That late March marathon meltdown never materialized. I have yet to cry at the chiropractor's office. I haven't limped into Barnes and Noble, looking desperately for inspiration in various tomes from people who have run farther and faster than I could ever dream.
Unbelievably, I feel totally...fine.
My traditional roller coaster arc of training seems to be broken - and I couldn't be happier. We are sitting four weeks out from race day - four! - and this feels more like a merry-go-round. I've been pouring over my notes like a mad scientist, attempting to extract key variables that have caused me to turn this happy corner. Why has this cycle been different than previous ones? I like record-keeping, I like data, and I like patterns -- and this is what I came up with. This is what is working, so far...
Obviously. But more so than just running, it's been a question of running when I didn't want to. Tuesdays and Thursdays are track days, meaning, I go to boot camp at 6am and then the track around 9am. I cannot tell you the amount of effort it takes to will myself out the door at 8:35am. The siren song of my bed, the computer, the shower, scraping dried Cheerios off the floor, cleaning the cat litter -- anything sounds better than pounding out a bunch of interval repeats amid 60+ zombie-like high school boys. Anything. During that walk up the hill to the track, everything in my body feels off. "This is the day I blow out my IT band." "That PF in my left foot is acting up again." "I didn't eat enough breakfast; I'm totally going to hit a wall." I mean, such horrible thoughts. I have to push myself through the two-mile warmup, the whole time giving myself permission to opt out at any point. Thankfully, in those first few easy miles, my body actually settles down and my brain shuts up. And the workout almost always goes fine. The bottom line: it's easy to talk yourself out your run. Don't do it. If you keep at it, consistency breeds consistency and ultimately, you'll get stronger. Don't skip 'em.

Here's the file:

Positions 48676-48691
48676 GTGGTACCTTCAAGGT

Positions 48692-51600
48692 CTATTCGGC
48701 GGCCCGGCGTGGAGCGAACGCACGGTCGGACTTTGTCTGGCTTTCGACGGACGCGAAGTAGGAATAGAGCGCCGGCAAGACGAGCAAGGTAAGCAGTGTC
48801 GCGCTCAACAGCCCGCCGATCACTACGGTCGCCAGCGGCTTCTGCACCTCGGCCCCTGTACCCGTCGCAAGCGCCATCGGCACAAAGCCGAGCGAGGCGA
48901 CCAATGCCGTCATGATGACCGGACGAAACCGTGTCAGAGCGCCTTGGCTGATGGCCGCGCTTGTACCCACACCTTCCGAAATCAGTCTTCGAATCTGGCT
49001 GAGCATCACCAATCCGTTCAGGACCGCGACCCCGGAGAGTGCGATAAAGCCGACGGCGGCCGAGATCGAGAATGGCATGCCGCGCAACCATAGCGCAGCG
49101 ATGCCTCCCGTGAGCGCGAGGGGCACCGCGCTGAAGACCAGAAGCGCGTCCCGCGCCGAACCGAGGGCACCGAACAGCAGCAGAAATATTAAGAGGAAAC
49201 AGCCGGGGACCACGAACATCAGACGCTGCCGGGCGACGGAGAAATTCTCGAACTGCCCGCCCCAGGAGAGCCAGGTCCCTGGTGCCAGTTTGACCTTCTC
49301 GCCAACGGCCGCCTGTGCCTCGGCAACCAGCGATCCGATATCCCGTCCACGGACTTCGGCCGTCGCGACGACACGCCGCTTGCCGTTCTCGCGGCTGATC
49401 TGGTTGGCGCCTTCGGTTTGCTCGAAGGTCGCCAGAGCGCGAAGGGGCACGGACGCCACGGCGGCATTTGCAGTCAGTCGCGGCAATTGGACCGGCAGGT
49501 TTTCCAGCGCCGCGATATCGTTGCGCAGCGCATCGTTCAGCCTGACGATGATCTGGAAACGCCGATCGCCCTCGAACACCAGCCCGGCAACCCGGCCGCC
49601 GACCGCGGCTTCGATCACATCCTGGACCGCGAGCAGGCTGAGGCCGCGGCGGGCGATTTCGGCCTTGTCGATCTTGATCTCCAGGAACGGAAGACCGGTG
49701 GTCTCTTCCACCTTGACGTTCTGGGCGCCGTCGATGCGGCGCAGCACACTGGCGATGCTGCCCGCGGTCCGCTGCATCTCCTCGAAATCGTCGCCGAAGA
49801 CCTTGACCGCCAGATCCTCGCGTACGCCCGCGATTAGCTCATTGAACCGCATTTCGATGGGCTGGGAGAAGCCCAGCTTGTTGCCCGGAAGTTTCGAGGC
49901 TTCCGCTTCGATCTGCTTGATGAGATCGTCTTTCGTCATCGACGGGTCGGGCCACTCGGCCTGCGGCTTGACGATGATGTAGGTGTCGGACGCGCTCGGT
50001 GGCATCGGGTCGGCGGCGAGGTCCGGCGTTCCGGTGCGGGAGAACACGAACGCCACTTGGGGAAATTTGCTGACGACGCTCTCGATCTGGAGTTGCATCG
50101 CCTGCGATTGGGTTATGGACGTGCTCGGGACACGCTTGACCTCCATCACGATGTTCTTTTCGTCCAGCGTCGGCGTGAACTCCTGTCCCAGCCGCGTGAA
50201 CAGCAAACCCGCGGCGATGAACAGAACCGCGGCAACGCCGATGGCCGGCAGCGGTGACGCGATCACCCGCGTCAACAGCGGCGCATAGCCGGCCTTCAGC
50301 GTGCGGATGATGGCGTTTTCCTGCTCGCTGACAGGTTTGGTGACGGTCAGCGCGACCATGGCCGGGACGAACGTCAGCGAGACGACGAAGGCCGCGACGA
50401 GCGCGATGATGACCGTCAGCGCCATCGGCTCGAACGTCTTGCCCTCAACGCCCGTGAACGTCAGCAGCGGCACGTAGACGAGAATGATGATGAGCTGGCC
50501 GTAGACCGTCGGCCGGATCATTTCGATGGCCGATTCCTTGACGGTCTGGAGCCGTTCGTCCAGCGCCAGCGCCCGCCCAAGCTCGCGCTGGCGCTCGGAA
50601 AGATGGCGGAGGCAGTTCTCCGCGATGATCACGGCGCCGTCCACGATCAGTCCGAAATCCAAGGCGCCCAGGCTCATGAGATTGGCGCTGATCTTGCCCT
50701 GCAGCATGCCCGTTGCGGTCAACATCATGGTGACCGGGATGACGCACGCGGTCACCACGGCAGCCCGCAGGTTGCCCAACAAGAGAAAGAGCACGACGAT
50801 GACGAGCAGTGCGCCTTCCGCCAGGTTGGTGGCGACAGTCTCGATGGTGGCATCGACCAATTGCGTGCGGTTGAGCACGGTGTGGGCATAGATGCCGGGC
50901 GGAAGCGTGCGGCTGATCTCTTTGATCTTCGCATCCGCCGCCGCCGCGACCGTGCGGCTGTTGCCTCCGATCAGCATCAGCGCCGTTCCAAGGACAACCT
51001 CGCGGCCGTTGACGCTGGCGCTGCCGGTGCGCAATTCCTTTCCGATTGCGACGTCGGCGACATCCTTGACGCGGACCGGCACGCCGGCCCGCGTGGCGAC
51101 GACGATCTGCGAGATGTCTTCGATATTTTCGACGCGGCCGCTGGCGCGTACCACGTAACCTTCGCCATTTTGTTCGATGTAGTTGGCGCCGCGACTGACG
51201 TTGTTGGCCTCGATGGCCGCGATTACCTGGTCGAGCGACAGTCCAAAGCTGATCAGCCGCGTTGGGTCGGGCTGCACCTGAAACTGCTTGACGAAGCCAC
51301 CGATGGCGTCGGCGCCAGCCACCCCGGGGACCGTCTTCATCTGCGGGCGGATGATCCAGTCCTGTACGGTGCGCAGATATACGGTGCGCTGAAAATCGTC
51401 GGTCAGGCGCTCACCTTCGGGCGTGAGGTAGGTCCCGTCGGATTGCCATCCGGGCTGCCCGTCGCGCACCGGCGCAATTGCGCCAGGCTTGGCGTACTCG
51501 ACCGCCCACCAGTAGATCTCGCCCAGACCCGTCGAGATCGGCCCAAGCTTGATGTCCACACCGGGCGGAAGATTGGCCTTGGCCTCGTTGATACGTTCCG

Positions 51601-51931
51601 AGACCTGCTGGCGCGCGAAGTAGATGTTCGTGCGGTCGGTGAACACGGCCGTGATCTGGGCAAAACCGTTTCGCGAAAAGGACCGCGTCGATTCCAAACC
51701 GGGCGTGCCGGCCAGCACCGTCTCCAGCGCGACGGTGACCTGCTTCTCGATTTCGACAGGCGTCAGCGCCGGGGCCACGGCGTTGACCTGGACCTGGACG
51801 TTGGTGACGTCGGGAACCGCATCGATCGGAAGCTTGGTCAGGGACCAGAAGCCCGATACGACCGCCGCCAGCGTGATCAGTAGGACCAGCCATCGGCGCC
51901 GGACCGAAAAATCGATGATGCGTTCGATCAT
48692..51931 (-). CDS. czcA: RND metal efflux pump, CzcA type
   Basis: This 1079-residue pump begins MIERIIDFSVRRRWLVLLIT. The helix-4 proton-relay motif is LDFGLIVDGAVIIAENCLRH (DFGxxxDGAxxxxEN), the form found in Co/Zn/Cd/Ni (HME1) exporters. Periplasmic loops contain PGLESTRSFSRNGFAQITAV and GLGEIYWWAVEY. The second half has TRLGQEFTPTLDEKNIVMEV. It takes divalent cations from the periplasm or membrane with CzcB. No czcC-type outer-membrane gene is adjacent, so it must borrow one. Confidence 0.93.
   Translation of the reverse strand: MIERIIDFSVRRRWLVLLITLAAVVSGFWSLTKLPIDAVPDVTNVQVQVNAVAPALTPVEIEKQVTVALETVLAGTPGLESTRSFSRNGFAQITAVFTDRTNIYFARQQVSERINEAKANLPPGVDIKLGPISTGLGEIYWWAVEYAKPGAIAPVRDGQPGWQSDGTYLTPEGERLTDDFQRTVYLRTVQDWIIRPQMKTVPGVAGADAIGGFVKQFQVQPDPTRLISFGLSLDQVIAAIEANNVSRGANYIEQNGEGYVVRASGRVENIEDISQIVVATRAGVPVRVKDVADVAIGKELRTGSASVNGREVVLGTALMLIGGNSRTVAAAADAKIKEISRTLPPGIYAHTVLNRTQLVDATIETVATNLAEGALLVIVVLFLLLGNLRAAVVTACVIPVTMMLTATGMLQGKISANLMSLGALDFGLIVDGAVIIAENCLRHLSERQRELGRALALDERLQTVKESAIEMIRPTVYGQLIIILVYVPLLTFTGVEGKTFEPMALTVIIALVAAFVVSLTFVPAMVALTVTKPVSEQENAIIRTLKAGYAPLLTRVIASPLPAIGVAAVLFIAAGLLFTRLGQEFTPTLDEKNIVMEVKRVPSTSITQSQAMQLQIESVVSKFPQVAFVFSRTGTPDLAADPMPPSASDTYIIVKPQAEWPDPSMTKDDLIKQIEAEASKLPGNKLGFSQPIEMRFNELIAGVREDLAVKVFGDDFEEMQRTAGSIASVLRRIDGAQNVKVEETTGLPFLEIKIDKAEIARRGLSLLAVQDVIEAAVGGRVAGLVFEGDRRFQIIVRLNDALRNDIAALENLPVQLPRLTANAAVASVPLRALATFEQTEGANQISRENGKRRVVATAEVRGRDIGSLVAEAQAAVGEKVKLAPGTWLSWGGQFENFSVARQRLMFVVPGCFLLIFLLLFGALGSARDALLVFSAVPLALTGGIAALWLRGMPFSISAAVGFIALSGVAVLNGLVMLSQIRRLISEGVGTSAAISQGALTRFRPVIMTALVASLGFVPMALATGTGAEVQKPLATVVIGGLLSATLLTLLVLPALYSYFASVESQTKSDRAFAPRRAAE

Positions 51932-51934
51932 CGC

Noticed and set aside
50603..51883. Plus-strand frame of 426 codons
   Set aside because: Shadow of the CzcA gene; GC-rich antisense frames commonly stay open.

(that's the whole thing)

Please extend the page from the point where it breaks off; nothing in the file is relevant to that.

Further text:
The Right Tribe
Yes, the usual suspects are still around, and for that, I'm eternally grateful. Running may be an individual event, but you will not survive alone. Recently, two new faces have popped up and they are AWESOME.
On a track day, I had 6x1000m repeats. It was whatever - not my favorite workout, but doable. Nothing to stress over. When I got to the track, my friend Bailey, tiny, blond and a professional triathlete, was already pounding out her own set of 1000s. Except she had 15 (!) to my 6. I half expected her to do her own thing, since she's so much faster than I am, but she immediately offered to do the sets together, despite our different paces. I cannot tell you how helpful this was. Yes, I was 5-10 seconds behind her, but her speed pushed me to work on my turnover and breathing. Not to mention, watching her knock out each set, one faster than the other, was so inspiring. I didn't know you could actually do that. But she did - with very little perceived effort. That day helped re-frame my speed work efforts and taught me I should be pushing harder in the last sets. Crazy helpful insights.
And I happen to stumble upon a great long run friend -- also petite, just with slightly darker hair. Julie and I have been cranking out long runs on Saturdays for the past month, passing the miles chatting as we cruise down various highways in Southern Nevada. When I got super sick on our first 20, I told her to run ahead (I was overheating and really dehydrated). I limped through miles 16-17, mentally beating myself for being so dumb and not hydrating well the day before. Prepared to finish the run alone, I almost didn't believe my eyes when I saw her waiting at the stoplight for me. It reminded me of one of my favorite quotes -- "If you want to go fast, go alone. But if you want to go far, go together." She essentially saved my long run and didn't let me sink into the deep abscesses of my brain. That's a good long-run buddy.
During our next 20-miler two weeks later, we both crushed it. Easily. The right tribe is a critical piece of this puzzle.
Foam Rollers and Epsom Salt Baths
If I could marry my foam roller, I would.